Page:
Dissociation Mechanism of Processive Cellulases Explored Through Molecular Simulation

Joshua Vermaas, Gregg Beckham, Michael Crowley, Brandon Knott, Riin Kont, Mats Sandgren, Jerry Ståhlberg, Priit Väljamäe

Research output: NRELPresentation


Cellulose is the most abundant biopolymer on the planet, with significant potential as a feedstock for bioderived products. In nature, fungi and bacteria secrete cellulases to hydrolyze cellulose into smaller carbohydrates for incorporation into their own metabolic processes. For effective biomass utilization at industrial scale, these cellulases are coupled together to produce a clean sugar stream. One such cellulase is Cel7A from Trichoderma reesei, which is used extensively in biotechnological applications. However, dissociation of Cel7A from a bound cellulose strand is rate-limiting, reducing catalytic efficiency and yields within industrial applications. To explore this unknown dissociation mechanism and devise potential enzyme engineering strategies to mitigate slow dissociation, we conduct Hamiltonian replica exchange molecular dynamics simulations. Two postulated dissociation mechanisms were tested ('dethreading' of the bound cellulose strand from the binding tunnel and 'clamshell'-like opening of the binding tunnel and recrystallization of the bound cellulose). For each mechanism, free energy profiles were determined together with estimated diffusion coefficients. The kinetics for both mechanisms were then estimated and compared against experimentally measured dissociation rates, which suggest that the dethreading mechanism ought to be preferred. These findings are further supported by dissociation rates measured on engineered mutants incapable of undergoing the clamshell mechanism.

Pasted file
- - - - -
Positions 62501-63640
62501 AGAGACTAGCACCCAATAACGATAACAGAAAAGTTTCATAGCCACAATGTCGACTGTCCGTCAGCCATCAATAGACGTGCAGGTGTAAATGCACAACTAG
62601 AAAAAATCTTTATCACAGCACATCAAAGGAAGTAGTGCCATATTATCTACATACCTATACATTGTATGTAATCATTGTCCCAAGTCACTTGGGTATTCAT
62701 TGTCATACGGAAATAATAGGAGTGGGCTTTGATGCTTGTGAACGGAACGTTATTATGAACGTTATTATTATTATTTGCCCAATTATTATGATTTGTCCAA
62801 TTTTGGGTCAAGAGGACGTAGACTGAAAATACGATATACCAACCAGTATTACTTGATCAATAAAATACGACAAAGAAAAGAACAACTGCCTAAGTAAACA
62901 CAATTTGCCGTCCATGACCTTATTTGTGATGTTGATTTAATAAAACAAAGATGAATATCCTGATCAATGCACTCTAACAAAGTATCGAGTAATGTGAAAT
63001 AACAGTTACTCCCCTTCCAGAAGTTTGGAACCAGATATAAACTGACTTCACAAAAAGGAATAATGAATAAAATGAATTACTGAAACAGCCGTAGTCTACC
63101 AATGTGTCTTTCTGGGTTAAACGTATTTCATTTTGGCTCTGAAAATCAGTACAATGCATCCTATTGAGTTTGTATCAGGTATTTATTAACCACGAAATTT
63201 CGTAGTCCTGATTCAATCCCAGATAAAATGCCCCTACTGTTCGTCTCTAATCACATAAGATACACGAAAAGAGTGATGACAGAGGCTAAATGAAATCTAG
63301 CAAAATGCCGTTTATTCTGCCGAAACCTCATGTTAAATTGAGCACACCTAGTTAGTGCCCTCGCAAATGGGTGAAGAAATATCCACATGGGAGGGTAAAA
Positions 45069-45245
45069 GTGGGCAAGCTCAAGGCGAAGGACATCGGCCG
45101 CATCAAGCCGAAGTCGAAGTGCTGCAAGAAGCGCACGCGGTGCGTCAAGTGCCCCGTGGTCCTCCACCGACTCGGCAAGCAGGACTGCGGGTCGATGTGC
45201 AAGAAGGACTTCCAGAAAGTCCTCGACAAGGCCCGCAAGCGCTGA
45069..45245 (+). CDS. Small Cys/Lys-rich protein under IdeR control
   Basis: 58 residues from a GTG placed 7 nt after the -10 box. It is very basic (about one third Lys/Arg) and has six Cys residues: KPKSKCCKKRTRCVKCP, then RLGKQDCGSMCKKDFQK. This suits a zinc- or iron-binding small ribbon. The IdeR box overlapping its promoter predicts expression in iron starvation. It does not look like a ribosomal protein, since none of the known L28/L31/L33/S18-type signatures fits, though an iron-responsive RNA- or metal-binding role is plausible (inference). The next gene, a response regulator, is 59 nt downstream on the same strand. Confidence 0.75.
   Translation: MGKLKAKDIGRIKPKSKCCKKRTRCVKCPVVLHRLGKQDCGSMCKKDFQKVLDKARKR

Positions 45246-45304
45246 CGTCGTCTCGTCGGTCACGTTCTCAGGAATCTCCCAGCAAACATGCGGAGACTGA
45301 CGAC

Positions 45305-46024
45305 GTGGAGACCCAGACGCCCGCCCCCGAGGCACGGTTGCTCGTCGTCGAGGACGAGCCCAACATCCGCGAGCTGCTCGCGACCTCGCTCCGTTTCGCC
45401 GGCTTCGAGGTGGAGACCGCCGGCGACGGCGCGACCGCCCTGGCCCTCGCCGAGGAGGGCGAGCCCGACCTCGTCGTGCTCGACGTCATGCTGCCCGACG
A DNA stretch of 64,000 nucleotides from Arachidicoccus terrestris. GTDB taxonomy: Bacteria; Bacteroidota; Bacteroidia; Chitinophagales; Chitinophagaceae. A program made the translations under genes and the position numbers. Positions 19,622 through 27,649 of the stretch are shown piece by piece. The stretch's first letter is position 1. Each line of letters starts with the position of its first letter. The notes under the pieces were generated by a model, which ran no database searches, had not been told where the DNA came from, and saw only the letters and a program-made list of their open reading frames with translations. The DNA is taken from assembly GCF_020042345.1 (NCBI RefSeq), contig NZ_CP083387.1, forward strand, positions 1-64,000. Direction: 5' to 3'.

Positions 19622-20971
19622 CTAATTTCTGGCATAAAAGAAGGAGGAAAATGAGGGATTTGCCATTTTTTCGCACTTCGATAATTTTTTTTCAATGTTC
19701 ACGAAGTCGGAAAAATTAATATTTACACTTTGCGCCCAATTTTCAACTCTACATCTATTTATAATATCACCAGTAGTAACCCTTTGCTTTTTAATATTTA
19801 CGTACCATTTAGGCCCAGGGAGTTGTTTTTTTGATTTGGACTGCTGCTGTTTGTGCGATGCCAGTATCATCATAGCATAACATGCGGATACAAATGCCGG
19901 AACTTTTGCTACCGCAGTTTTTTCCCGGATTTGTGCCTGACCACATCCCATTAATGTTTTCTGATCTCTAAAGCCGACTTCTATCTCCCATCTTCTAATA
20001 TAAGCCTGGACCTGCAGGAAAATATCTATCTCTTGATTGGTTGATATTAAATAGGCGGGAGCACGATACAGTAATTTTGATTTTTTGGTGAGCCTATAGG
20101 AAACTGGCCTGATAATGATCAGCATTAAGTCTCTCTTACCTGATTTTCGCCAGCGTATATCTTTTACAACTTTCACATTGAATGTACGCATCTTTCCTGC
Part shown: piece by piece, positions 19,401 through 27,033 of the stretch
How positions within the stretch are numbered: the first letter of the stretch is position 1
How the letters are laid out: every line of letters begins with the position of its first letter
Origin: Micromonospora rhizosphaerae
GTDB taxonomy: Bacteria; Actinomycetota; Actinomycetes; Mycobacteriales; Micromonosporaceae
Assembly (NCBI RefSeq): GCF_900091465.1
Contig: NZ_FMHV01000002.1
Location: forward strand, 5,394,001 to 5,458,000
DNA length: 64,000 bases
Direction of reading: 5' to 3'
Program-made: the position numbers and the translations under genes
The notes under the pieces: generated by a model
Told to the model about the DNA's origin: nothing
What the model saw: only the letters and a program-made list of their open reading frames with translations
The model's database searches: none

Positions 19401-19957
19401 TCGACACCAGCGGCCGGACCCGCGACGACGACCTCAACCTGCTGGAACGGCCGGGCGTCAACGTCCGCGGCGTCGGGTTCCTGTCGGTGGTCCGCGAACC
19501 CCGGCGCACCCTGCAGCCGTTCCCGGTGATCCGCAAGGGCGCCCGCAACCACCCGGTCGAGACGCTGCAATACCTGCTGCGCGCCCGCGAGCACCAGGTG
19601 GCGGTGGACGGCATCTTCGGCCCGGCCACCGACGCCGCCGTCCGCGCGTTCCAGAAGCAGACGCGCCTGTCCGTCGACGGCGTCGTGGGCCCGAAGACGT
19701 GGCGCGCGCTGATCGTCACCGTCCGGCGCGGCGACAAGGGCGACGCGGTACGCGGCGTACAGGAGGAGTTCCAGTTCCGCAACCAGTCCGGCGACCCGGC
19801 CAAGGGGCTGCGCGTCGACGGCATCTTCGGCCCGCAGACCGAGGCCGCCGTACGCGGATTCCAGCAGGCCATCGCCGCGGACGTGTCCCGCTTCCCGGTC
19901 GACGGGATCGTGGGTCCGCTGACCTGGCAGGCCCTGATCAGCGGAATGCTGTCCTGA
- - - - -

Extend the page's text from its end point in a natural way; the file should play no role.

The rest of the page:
Original languageAmerican English
Number of pages19
StatePublished - 2019

Publication series

NamePresented at the ACS Fall 2019 National Meeting, 25-29 August 2019, San Diego, California

NREL Publication Number

  • NREL/PR-2700-74304


  • biopolymer
  • Cel7A
  • cellulose strand
  • dethreading
  • enzyme engineering
  • feedstock
  • recrystallization
  • trichoderma reesei


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